The Charlotte Hornets have much to do this free-agency period, and little financial flexibility to complete their to-do list.
They might need to sign two point guards to provide depth behind starter Kemba Walker at a crucial position. They might need another center, just as insurance, behind Dwight Howard and Cody Zeller.
Their salary-cap flexibility isn’t much, and the trade for Howard last week added several million to their player payroll. Hornets owner Michael Jordan has indicated in the past he wouldn’t favor becoming a payer of the NBA’s luxury tax unless it was for a roster equipped to advance deep into the playoffs.
There is no reason to assume that, with this team coming off a 36-46 season. General manager Rich Cho will have to be surgical in his strategy when the free-agency negotiating period begins Saturday.
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That’s quite a contrast to last July 1, when a Hornets contingent that included Walker and small forward Michael Kidd-Gilchrist flew to Dallas to sell shooting guard Nic Batum on re-signing. Batum agreed to a five-year, $120 million contract, then the Hornets went on to re-sign power forward Marvin Williams (four years, $54 million).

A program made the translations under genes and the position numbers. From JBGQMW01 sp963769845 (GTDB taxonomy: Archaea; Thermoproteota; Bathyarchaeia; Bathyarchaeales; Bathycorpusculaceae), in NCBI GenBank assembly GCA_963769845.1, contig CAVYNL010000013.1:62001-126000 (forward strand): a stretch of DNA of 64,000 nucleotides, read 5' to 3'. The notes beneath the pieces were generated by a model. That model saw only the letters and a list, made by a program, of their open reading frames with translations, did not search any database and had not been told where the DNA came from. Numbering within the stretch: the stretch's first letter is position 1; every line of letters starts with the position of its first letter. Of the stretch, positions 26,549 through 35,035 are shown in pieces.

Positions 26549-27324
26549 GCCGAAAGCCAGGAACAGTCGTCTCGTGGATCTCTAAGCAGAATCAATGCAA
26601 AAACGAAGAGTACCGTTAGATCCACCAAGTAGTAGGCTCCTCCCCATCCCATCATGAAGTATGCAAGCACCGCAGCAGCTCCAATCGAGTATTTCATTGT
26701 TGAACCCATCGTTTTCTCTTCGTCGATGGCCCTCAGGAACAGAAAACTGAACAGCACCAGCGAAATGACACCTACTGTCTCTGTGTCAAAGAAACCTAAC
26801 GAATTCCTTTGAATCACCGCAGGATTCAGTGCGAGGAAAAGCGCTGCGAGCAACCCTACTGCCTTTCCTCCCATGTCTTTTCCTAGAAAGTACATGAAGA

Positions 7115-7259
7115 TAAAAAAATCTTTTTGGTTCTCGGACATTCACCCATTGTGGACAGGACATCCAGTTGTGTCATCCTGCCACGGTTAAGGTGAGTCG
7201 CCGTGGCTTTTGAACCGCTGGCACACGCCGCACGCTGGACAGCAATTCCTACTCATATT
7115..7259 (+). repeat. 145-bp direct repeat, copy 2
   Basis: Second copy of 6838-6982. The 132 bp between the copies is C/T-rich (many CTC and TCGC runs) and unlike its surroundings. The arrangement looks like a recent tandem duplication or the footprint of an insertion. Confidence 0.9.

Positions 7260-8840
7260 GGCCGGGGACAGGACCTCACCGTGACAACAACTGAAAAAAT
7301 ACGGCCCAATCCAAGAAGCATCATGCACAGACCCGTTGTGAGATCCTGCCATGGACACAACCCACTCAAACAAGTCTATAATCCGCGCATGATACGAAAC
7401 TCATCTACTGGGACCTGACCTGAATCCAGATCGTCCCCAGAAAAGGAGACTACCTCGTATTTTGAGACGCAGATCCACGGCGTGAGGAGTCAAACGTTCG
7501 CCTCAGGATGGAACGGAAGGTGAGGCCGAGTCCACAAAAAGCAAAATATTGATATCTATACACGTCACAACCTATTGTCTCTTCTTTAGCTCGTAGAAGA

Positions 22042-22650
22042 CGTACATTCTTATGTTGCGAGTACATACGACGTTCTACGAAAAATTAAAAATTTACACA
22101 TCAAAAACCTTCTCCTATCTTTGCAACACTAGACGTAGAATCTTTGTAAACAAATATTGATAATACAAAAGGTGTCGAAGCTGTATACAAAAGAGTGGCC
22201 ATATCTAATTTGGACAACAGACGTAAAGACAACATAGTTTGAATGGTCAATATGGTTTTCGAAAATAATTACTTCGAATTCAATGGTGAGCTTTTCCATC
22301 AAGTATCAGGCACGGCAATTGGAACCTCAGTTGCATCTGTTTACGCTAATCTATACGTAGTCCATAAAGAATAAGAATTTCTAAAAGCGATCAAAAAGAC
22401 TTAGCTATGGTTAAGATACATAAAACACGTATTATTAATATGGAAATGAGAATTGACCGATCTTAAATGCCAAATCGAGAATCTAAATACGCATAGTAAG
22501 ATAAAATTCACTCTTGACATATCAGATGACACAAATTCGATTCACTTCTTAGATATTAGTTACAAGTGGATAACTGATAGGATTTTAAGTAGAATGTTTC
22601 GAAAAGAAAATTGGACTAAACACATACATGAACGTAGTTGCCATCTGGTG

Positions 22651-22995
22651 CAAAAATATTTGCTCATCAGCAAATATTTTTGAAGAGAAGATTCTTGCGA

“It will be a lot different,” Cho said. “Last summer we had tons of free agents (to consider re-signing) and cap room. This summer we have just a couple of spots open.”
Technically, the Hornets could spend a first-season salary of up to about $8.4 million on a player via the mid-level exception. However, crossing the tax threshold (likely to be about $119 million) can have consequences beyond financial. A team $4 million above the tax number is “hard-capped,” in NBA terminology and loses some flexibility that season to make trades and signings.
Coach Steve Clifford always wants three players each at point guard and center. By comparison, shooting guard, small forward and power forward are more interchangeable, so Clifford can live with less depth there.
“Backup point guard has to be No. 1 priority,” Cho said. “Ideally, someone who can play with and without Kemba, who plays both ends of the floor.”
The more prominent free-agent point guards include Sacramento’s Darren Collison, San Antonio’s Patty Mills and Golden State’s Shaun Livingston. With the Hornets’ financial constraints, they might have to turn to a second tier at the point.
What does that get you? Perhaps a player such as Michael Carter-Williams, who was Rookie of the Year in 2014. But Carter-Williams has played for three teams in four seasons, and the Chicago Bulls didn’t plan to make a qualifying offer to restrict his free agency.
Other possibilities? Maybe Shelvin Mack, who has played for four teams in six seasons, most recently the Utah Jazz. Or Jose Calderon, who spent time with the Los Angeles Lakers and Atlanta Hawks last season. Or the Hornets could investigate retreads such as veterans Mario Chalmers or Norris Cole.
None of these options is ideal. But they might be the best the Hornets can do this offseason.